Emmett Till was brutally murdered in 1955 at the age of 14 while visiting relatives in the Mississippi Delta region. The murder was allegedly sparked by Till’s conversing with Carolyn Bryant, a white woman who kept a store in the area Till was visiting. Bryant’s husband, Roy, and his half-brother J.W. Milam were indicted for the murder and tried in September 1955, in Sumner, Mississippi. After a 67-minute deliberation, both were acquitted of capital murder. However, both Roy Bryant and J.W. Milam admitted to the murders in a 1956 interview with Look magazine. After being acquitted, however, no charges could constitutionally be brought against them again. On May 10, 2004, the Department of Justice announced that it was reopening the Till case for further investigation.
Following the reopening of the Till case, there was political movement to support re-examining many of the unsolved murders of the Civil Rights Era. The Emmett Till Unsolved Civil Rights Crime Act of 2007 was introduced in Congress in 2007. Representatives Kenny Hulshof (R-MO) (retired) and John Lewis (D-GA) introduced the act in the House; and Senators Christopher Dodd (D-CT) and Patrick Leahy (D-VT) introduced the act in the Senate. The act had over 50 bipartisan co-sponsors in Congress. The House of Representatives passed it on June 20, 2007, by a vote of 422 to 2; only Reps. Lynn Westmoreland (R-GA) and Ron Paul (R-TX) voted against it. In the Senate, the act was passed unanimously on September 24, 2008 and signed into law by President George W. Bush in October 2008.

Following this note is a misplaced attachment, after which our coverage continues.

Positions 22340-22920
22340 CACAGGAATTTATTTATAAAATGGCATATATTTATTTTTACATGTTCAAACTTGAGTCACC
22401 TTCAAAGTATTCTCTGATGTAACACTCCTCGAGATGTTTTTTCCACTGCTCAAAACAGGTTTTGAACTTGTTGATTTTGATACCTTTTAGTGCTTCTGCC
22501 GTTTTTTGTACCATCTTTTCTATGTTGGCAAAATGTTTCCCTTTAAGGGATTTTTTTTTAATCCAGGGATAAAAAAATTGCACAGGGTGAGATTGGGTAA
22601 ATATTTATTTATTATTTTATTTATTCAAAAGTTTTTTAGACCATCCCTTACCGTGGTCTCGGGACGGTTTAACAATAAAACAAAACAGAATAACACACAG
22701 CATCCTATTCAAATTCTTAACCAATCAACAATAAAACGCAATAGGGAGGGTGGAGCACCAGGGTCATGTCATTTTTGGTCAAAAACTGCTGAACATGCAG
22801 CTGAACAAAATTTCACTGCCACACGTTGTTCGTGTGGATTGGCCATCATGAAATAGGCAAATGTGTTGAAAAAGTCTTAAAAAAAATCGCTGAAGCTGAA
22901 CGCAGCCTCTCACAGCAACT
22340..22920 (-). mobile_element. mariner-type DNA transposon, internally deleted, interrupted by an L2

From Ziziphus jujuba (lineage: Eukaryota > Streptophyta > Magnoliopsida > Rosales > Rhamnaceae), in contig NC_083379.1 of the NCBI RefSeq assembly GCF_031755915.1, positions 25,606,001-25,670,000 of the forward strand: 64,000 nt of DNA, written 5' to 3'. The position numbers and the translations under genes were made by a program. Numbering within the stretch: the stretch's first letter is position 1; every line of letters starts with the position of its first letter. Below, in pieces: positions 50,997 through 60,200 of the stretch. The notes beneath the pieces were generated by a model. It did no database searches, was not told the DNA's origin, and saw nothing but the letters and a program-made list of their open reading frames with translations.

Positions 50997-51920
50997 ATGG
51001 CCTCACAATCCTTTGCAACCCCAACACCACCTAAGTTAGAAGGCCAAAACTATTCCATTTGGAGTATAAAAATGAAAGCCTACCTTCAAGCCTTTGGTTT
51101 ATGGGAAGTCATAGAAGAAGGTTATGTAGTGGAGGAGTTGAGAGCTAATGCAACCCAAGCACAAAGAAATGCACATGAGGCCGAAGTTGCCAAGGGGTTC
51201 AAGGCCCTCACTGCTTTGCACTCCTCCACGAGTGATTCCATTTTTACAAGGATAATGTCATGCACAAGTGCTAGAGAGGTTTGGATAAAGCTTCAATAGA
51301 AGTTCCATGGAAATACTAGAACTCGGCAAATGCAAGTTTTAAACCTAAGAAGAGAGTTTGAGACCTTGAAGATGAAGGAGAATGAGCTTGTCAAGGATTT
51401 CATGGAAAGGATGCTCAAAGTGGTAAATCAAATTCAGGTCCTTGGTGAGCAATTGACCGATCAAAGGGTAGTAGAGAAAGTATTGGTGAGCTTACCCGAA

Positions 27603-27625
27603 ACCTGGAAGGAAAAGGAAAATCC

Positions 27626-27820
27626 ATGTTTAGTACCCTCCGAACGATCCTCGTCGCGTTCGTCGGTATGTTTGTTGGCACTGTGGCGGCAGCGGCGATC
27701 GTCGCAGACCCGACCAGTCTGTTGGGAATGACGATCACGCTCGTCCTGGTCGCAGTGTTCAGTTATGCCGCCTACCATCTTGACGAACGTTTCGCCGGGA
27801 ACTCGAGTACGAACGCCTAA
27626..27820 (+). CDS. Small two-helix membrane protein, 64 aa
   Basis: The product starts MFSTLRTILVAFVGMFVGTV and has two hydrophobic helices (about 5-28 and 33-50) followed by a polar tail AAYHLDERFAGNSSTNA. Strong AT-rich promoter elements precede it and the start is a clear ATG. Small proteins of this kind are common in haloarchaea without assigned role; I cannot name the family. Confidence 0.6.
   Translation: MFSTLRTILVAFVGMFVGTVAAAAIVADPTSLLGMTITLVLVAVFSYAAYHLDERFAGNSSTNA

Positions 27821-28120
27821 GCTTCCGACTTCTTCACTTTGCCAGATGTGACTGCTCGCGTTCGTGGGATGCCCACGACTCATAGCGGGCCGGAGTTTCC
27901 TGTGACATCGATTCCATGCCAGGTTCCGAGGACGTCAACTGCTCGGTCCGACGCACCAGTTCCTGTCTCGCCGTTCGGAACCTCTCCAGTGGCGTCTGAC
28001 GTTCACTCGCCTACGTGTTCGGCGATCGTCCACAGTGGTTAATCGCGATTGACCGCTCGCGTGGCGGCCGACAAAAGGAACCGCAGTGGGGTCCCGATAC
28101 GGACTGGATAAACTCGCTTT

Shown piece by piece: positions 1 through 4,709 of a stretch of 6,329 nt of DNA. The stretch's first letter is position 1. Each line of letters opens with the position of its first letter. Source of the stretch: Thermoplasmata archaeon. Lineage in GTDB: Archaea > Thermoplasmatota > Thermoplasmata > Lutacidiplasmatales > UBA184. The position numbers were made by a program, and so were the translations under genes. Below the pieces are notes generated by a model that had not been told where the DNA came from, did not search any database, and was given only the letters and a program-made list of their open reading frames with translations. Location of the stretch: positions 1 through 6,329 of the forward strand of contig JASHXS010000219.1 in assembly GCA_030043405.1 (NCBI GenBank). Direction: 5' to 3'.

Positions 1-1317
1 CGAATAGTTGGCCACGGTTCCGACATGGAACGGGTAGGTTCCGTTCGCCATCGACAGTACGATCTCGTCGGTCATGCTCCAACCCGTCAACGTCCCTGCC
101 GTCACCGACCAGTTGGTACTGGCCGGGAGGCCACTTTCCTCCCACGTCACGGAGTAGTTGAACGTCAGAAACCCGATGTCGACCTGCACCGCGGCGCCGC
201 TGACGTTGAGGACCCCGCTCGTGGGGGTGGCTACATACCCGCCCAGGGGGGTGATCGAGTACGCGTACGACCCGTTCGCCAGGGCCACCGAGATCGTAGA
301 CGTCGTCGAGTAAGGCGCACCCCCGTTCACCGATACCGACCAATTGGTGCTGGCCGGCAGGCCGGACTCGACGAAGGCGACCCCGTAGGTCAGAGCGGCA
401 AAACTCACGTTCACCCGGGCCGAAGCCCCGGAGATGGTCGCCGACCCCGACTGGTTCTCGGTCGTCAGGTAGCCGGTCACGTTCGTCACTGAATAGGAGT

The act directs the Department of Justice (DOJ) and the Federal Bureau of Investigation (FBI) to coordinate the investigation and prosecution of Civil Rights Era homicides that occurred on or before December 31, 1969. The act also directs the DOJ and FBI to coordinate their activities with state and local law enforcement and to make annual reports to Congress on the progress of investigations and prosecutions falling under the auspices of the act. If the act is not re-approved by Congress at the end of fiscal year 2017, it will not be effective anymore.
For fiscal years 2008 through 2017, the act authorized appropriations of $10,000,000 per year to the Attorney General to be allocated by the Department’s Civil Rights Division and the FBI; $2,000,000 per year for grants to state or local law enforcement agencies for costs associated with their investigation and prosecution of civil rights era homicides; and $1,500,000 per year to DOJ’s Community Relations Service to bring together law enforcement agencies and communities to further the investigation of these homicides. However, for the first two years the Till Act has been in effect, no funds were appropriated to DOJ under the act’s authorizing provisions. However, in fiscal year 2010, Congress approved the President’s modest request for $1.6 million in funds.